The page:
This is a topic near to my heart, in the same way that an old bullet stuck in your chest is.
Matrix calculus is when learning calculus from a computational perspective starts to fail you, because the sheer amount of indices will crush you in their wake, leaving behind only a grad student who had the gall to try and fob me off with a bullshit explanation for why the derivative with respect to a matrix is what the Matrix Cookbook says it is.
Screw him, and the Matrix Cookbook. It’s OK to say you don’t know.
Here’s how you actually find matrix derivatives.
You can use the definition of the Frechet derivative in terms of the first-order Taylor approximation to actually find derivatives from first principles.
But once you’ve done that a few times, use the basic algebraic properties of the derivative to save yourself a lot of work.
I’m not going to explain the technical details of Frechet derivatives, but I will give an example. See this for a guide. Or one of a million real/functional analysis textbooks.
Also, read something like Sheldon Axler’s Linear Algebra Done Right. If you’re trying to compute matrix derivatives, you need to know what you’re doing, and if you don’t know the connection between matrices and linear maps, you don’t know what you’re doing.
After you’ve convinced yourself of the truth of all this, come back and use the definition below.
No, really. Go read one of the resources I mentioned first. Don’t waste 2 years like I did. There’s a reason I’m writing about this.
Frechet Derivatives in Terms of Taylor Expansion
To find the derivative of with respect to its argument 1, use
The expression is called the total differential ( in some textbooks) because it approximates with a linear function. We care about , which is the Frechet derivative at .
Keep in mind that and can be scalars, vectors, or matrices. It’s all the same conceptually. and just have to be of the same type/shape.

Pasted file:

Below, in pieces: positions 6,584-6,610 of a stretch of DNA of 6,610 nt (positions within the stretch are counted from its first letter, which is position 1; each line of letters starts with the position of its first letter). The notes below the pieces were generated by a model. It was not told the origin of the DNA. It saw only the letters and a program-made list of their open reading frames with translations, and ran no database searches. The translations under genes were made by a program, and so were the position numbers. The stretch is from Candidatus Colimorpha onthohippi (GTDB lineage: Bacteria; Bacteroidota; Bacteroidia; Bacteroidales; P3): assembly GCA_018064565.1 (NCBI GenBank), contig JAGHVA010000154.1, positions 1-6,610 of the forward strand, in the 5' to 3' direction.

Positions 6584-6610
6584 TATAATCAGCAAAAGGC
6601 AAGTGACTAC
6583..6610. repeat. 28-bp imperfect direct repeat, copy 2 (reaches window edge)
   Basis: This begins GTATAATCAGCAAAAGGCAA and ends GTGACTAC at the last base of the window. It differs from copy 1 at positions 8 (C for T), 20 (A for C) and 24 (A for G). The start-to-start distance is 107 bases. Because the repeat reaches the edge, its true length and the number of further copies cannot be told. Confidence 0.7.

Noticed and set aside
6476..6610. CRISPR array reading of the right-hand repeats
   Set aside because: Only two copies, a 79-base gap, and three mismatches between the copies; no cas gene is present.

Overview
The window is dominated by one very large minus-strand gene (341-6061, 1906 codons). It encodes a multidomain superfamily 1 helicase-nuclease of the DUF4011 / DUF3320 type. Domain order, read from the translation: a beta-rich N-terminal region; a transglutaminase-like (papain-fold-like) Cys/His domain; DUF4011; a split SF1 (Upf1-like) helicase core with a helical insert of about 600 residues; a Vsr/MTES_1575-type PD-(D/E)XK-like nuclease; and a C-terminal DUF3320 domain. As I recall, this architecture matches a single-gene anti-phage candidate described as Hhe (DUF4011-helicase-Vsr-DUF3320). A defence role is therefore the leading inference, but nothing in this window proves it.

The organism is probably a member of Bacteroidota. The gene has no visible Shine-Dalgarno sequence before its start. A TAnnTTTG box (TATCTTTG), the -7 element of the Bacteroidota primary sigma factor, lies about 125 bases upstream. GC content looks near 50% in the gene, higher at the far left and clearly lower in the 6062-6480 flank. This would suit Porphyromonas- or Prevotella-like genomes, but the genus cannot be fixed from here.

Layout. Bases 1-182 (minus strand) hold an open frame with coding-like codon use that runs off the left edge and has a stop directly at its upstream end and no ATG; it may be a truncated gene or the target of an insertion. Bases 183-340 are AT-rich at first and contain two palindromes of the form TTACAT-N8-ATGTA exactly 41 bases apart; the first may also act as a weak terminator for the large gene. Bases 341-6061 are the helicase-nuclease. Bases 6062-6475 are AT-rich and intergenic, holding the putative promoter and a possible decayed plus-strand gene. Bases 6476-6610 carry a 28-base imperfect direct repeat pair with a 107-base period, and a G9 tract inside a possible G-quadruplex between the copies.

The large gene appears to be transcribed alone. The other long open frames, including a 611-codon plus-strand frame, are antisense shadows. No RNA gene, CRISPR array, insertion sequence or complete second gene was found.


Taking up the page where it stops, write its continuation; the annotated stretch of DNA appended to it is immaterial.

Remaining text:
A lot of the functions you want to differentiate aren’t too hairy. The ones that are, use the properties of the derivative, such as the chain rule. If even that fails you, my condolences.
The term is all the expressions that grow slower than . Basically anything with more than one in it.
The function we want to differentiate (with respect to ) is . is a vector, a matrix.
We start with the definition .
Then we move stuff over to get .
Doing algebra gives . This equals . The last term is in our (you can see this is true by letting and noticing that the whole product goes to 0), so we’ll forget about it and look at the other 2 terms.
Whenever you see something like (a vector transposed times a matrix times another vector), it’s an expression that evaluates to a scalar, so transposing it again leaves its value unchanged. This trick lets us simplify the expression further.
Something Ani Adhikari once said about tricks like this stuck with me:
Once is a trick, twice is a technique.
There is a principled reason for why this particular trick works (only in Hilbert spaces), but that’s the subject of another blog post.
Transpose the second term to get .
Now we’ll put back the terms we left out to get the full expression.
The last terms on the left and right hand side can be ignored because they’re independent of , and by factoring out the on the left hand side, we get .
Then . We can factor out to get . If is symmetric, then the expression simplifies to .
Worked Example, The Lazy Way
Or we could use the product rule and the fact that the derivative of the transpose is itself (since it’s linear. You did read about Frechet derivatives, didn’t you?)
by the product rule.
Now we plug in the simple derivatives, which are intuitive. If you don’t believe me, compute them yourself.
The most interesting derivative is the transpose function. The transpose takes a vector/matrix and returns its transpose, so the derivative is the transpose function itself, which transposes its argument. In math, . In fact, any linear function commutes with the derivative like that.
We can do the trick with flipping the transpose times something to get , just like above.
That was much shorter, at least in algebra.
Practice makes perfect.
Technically, this approach only works if you already know that the derivative exists, but for almost everything you care about, it does, since generally you’re working with a composition of obviously differentiable functions. The Chain Rule guarantees their composition is differentiable. ↩